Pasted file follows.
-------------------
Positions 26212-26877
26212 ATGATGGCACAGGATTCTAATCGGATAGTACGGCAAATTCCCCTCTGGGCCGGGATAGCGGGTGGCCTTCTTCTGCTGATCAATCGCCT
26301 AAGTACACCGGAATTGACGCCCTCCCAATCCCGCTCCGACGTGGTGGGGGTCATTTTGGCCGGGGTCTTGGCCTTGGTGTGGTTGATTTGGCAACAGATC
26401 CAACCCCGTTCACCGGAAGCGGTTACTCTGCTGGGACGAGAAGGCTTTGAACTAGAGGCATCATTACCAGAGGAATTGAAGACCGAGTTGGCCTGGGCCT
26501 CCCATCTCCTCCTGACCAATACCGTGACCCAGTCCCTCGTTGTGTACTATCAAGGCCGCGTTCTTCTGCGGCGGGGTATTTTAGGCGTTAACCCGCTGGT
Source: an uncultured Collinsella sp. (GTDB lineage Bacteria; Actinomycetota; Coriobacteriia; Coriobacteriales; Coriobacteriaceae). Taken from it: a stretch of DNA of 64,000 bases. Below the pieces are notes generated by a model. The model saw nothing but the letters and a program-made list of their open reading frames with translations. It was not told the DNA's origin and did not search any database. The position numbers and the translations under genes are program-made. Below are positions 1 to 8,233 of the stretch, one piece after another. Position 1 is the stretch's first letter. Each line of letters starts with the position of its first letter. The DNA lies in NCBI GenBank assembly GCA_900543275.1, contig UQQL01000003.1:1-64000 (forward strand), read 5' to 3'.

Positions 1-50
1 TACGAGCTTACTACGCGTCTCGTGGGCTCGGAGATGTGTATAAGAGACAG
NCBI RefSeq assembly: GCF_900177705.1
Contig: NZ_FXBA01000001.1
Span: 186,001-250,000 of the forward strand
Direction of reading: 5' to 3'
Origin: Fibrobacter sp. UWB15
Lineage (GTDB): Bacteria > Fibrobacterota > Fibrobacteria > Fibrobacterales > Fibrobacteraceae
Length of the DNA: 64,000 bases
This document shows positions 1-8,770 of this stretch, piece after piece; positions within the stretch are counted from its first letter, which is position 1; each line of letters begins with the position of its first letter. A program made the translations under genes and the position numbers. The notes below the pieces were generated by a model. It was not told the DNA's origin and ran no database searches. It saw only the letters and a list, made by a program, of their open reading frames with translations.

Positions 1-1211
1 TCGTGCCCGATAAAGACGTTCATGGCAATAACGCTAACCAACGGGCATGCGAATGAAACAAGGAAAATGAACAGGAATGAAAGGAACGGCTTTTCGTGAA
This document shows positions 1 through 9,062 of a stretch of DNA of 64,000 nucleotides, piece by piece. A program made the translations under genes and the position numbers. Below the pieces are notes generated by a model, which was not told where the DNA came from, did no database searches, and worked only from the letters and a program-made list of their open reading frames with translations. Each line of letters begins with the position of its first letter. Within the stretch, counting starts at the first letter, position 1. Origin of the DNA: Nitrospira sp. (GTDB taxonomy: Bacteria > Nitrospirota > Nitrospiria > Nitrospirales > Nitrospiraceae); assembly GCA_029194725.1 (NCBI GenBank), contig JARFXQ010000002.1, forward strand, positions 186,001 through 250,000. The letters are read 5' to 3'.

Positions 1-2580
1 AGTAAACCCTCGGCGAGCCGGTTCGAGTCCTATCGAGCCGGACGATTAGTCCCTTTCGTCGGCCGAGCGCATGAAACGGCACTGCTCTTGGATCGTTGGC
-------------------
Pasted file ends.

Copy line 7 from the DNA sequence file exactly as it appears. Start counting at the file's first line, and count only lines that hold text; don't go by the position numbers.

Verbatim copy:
Positions 1-50